Prosecutors cite ‘strong public interest’ for resolving major case against disgraced crypto exchange founder.
United States prosecutors have chosen not to pursue a second trial for FTX cryptocurrency exchange founder Sam Bankman-Fried, who has already been found guilty of fraud and money laundering, and proceed instead to sentencing.
Prosecutors said in a letter filed in a New York court on Friday that pursuing a second trial for the disgraced tycoon would only serve to delay the case against him, which is already strong enough.
“Given that practical reality, and the strong public interest in a prompt resolution of this matter, the Government intends to proceed to sentencing on the counts for which the defendant was convicted at trial,” prosecutors said in the letter to Judge Lewis Kaplan, who presided over Bankman-Fried’s first criminal trial last year.
In November, a jury found Bankman-Fried guilty of seven counts of fraud, embezzlement and criminal conspiracy, among other charges.
The 31-year-old was accused of using billions of dollars from customer deposits on FTX to cover losses at his hedge fund, pay off loans and buy luxury real estate, among other large personal expenses.
At the trial, he had admitted to making “mistakes” that ended up hurting people, but pleaded not guilty to the charges as he claimed he never meant to steal.
Billions of dollars were lost after Bankman-Fried’s crimes came to light in 2022, something that also contributed to deepening a crypto market downturn that had started earlier that year.
Federal prosecutors have previously described the case as “one of the biggest financial frauds in American history”.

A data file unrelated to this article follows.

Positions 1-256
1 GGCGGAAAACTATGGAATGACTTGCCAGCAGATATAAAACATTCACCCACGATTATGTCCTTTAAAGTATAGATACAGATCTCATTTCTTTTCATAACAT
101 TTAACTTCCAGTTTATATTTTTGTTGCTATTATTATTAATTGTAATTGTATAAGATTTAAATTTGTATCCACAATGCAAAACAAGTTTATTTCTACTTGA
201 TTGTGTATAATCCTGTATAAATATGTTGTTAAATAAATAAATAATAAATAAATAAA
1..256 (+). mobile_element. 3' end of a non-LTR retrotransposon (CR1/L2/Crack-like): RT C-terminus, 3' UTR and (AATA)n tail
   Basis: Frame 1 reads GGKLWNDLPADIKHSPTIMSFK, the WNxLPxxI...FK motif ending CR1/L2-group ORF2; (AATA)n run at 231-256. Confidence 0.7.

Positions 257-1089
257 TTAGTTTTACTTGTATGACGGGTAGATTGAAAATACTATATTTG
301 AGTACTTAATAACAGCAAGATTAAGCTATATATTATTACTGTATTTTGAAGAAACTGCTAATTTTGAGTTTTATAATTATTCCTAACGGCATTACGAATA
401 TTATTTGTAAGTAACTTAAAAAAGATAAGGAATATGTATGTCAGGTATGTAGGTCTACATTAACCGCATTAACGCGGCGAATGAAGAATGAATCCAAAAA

Bankman-Fried is slated to be sentenced on March 28, when he could face up to 110 years in prison.
Prosecutors argued that much of the evidence that could be offered at a second trial was already presented at the first trial, and that a second trial would not affect how much time he could face in prison.
They also said victims would not benefit from forfeiture or restitution orders if sentencing is delayed.
Bankman-Fried is expected to file an appeal against his conviction.
He was previously extradited from the Bahamas, where his companies were based.
The US and the Bahamas have since been clashing over which country’s prosecutors have the legal jurisdiction and right to prosecute him. US prosecutors on Friday wrote that the US government “does not have a timeline for when the Bahamas may respond to its request”.
Bankman-Fried, a graduate of the Massachusetts Institute of Technology (MIT), has been in jail since August, and had his bail revoked after a judge concluded that he had likely tampered with prospective trial witnesses.